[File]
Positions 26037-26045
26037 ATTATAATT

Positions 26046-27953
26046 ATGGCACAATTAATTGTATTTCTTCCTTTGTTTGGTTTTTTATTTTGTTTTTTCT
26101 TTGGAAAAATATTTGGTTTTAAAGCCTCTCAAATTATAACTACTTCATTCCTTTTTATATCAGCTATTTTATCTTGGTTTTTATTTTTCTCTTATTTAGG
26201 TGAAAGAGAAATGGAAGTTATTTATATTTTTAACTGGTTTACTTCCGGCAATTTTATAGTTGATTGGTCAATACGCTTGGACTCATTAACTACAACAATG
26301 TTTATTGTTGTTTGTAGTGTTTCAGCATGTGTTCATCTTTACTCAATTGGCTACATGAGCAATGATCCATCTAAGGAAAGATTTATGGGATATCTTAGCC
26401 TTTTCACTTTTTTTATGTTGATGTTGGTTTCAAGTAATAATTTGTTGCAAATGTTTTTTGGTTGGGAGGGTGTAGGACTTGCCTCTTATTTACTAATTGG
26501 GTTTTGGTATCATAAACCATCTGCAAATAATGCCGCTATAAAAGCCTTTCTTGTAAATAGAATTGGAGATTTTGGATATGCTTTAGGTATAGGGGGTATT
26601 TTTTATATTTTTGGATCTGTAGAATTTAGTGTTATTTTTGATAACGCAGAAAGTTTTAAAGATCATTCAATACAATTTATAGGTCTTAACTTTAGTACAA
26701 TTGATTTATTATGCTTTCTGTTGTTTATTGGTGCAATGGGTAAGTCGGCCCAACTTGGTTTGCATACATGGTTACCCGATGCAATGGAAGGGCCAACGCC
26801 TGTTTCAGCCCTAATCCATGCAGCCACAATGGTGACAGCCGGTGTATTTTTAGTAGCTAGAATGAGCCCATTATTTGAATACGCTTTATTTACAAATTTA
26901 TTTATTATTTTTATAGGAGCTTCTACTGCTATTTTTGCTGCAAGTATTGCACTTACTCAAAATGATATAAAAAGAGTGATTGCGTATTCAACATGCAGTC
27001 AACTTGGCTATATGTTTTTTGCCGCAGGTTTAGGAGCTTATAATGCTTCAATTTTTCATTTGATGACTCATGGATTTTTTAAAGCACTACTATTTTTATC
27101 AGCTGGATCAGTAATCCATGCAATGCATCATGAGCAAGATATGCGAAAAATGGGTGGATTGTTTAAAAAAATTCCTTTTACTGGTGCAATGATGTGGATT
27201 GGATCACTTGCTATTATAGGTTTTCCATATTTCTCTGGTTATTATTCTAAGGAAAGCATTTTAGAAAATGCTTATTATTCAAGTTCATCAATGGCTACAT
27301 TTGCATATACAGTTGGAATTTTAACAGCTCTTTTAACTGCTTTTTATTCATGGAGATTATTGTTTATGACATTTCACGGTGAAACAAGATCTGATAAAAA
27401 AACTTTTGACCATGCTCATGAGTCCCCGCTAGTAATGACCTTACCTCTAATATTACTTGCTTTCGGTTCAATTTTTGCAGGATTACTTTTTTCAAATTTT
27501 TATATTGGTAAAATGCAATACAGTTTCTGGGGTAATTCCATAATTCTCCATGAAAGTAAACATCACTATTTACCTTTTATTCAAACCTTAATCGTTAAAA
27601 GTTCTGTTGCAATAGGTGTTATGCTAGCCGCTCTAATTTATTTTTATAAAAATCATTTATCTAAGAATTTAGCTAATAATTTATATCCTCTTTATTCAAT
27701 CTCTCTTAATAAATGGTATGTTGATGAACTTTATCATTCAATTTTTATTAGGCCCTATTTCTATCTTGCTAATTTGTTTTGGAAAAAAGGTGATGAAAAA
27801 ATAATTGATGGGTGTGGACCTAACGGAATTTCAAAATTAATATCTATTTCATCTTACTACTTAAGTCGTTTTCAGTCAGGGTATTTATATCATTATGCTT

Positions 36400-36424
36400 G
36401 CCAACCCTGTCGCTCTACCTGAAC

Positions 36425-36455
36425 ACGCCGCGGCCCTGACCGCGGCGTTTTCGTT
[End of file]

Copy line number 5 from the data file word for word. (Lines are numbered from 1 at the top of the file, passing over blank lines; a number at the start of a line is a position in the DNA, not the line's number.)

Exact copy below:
26101 TTGGAAAAATATTTGGTTTTAAAGCCTCTCAAATTATAACTACTTCATTCCTTTTTATATCAGCTATTTTATCTTGGTTTTTATTTTTCTCTTATTTAGG